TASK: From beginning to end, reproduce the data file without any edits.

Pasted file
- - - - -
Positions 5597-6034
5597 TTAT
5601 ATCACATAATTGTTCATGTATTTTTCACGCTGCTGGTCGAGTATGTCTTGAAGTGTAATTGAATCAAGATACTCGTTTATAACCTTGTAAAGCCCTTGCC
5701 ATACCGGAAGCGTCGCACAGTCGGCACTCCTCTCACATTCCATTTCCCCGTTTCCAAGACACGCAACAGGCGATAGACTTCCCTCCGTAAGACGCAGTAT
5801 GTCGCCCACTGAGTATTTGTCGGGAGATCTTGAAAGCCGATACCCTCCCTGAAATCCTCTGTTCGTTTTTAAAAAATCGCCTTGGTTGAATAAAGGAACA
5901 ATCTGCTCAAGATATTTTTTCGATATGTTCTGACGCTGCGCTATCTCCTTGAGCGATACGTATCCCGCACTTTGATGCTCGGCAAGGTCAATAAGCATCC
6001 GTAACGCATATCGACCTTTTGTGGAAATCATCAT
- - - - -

Positions 5597-6034
5597 TTAT
5601 ATCACATAATTGTTCATGTATTTTTCACGCTGCTGGTCGAGTATGTCTTGAAGTGTAATTGAATCAAGATACTCGTTTATAACCTTGTAAAGCCCTTGCC
5701 ATACCGGAAGCGTCGCACAGTCGGCACTCCTCTCACATTCCATTTCCCCGTTTCCAAGACACGCAACAGGCGATAGACTTCCCTCCGTAAGACGCAGTAT
5801 GTCGCCCACTGAGTATTTGTCGGGAGATCTTGAAAGCCGATACCCTCCCTGAAATCCTCTGTTCGTTTTTAAAAAATCGCCTTGGTTGAATAAAGGAACA
5901 ATCTGCTCAAGATATTTTTTCGATATGTTCTGACGCTGCGCTATCTCCTTGAGCGATACGTATCCCGCACTTTGATGCTCGGCAAGGTCAATAAGCATCC
6001 GTAACGCATATCGACCTTTTGTGGAAATCATCAT